“That’s the wisdom you’re offering me?” he said angrily.
“It is.” Like Petra’s, my wisdom was hard-won, but I didn’t know how to explain that to Bill. His misery was hard-won, too.
He tossed the onions into the oiled pan with more violence than the vegetable deserved.
“You know I’m right,” I said. “It takes a strong man to admit it.”
“My wife had a garden,” he said. “It was smaller than yours. Neater. She knew what she was doing.”
“I’m learning. I’ve realized that’s what I should be doing at this stage in my life.”
“And what should I be doing at my stage?”
I paused and took in this hardheaded, heartbroken man. “You should start healing. It’s not too late.”
He didn’t fight me on that one but said nothing, losing himself to cooking once again. We made the sauce together and let it bubble. I found a couple of boxes of spaghetti in the pantry, and he wordlessly filled the pot with water and salted it. Petra and Trey stopped bringing tomatoes in at some point but didn’t come back inside. I could see their figures standing in the garden, talking.
“The rest of the tomatoes are ruined,” Bill said. He set the pot to boil and sat down heavily in a kitchen chair. “Who would do such a thing?”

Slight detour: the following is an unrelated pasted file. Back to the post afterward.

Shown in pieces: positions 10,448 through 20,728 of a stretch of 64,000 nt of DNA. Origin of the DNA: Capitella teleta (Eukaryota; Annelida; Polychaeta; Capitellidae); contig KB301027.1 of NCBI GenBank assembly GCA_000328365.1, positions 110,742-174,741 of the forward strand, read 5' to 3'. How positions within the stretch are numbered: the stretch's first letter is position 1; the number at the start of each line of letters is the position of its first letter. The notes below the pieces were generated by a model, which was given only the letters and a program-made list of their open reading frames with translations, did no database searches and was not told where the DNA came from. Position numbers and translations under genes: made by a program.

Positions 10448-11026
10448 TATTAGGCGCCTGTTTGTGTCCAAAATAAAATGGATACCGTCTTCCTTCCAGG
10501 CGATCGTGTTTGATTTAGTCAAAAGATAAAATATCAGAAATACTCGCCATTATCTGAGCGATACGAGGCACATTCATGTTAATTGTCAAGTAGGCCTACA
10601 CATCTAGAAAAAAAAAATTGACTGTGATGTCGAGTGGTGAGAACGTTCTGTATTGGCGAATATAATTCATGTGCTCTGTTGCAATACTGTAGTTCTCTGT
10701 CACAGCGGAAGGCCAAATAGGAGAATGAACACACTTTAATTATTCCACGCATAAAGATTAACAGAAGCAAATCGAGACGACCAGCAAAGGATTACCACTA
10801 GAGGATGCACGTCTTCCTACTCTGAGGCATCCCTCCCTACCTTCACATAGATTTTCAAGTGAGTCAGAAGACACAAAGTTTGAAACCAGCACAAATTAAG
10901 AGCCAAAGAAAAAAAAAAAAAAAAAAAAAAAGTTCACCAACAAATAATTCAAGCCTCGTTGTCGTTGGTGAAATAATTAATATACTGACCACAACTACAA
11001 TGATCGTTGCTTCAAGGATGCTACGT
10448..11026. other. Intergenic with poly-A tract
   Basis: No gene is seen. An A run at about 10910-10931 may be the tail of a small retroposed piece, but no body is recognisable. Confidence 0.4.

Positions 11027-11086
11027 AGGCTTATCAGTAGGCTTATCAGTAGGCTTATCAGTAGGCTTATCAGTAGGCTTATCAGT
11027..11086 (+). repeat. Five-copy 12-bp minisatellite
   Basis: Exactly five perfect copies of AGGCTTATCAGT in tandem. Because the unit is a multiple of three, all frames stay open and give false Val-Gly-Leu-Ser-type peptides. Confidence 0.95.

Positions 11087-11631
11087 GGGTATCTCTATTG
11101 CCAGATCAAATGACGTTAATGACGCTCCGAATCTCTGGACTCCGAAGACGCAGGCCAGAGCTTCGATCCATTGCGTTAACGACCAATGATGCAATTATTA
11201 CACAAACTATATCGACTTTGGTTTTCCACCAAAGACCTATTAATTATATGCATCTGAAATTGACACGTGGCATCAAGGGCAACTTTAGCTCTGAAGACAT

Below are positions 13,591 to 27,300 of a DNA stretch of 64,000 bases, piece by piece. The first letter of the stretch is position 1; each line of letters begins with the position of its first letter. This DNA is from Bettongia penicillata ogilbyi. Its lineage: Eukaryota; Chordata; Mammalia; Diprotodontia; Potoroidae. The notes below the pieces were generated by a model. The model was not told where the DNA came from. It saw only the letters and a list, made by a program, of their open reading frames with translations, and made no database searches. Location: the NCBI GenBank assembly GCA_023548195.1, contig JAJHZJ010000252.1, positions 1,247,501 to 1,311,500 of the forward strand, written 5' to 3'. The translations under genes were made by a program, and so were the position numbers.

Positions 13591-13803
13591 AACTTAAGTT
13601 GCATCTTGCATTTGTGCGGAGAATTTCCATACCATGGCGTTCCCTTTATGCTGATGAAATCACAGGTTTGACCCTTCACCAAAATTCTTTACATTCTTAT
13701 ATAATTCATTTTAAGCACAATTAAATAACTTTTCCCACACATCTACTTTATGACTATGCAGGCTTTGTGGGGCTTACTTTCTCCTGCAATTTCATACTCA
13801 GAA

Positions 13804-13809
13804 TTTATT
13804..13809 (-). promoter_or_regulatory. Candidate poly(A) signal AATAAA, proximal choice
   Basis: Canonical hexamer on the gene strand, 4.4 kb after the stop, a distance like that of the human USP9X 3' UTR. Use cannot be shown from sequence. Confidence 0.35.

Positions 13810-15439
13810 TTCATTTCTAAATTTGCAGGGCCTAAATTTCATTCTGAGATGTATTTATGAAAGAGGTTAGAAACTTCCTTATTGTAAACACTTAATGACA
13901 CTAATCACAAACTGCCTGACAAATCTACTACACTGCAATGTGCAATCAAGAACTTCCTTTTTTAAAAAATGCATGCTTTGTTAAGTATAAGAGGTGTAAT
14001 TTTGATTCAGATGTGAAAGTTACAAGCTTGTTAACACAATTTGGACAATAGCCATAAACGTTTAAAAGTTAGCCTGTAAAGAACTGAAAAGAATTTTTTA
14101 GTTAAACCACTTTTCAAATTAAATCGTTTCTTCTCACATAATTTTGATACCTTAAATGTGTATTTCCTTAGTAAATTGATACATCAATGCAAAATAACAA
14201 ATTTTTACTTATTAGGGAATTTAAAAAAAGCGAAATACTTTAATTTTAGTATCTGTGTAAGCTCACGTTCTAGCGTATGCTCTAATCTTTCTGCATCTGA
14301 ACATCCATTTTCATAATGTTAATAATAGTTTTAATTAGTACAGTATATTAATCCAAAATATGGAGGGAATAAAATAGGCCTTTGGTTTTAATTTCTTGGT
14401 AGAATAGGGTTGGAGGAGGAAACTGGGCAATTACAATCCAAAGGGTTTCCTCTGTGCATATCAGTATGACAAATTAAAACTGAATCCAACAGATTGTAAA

Yes, who? I’d been so distracted by the events of the evening that I hadn’t been able to analyze the situation. With Trey and Bill off the suspect list, who else would commit such an act of violence?
“I don’t know,” I said.
“As much as I dislike you personally, I’m getting a sense that I’m in the minority. You don’t have any enemies, do you?”
“I didn’t think so.”
“So you really have no idea?”
“I’m sure I’ll figure it out.”
I wasn’t quite sure I’d actually ever heard someone harrumph, but the sound Bill Eckhardt made was pretty close to what I’d imagined.
I joined him at the table. The kitchen resembled a crime scene, a description that made me think of Sean. I’d call him in the morning to get his take on things. There weren’t enough tomatoes left to make canning worth our while, I sadly realized. I’d make some more pasta sauce and give jars to Mykia, Jackie, and Glynnis. It was something I could do.
“I still suspect you don’t know what you’re talking about,” Bill said, “but do you really think a man my age can heal an old wound?”
“I don’t think it’s all that old. Sounds pretty fresh to me.”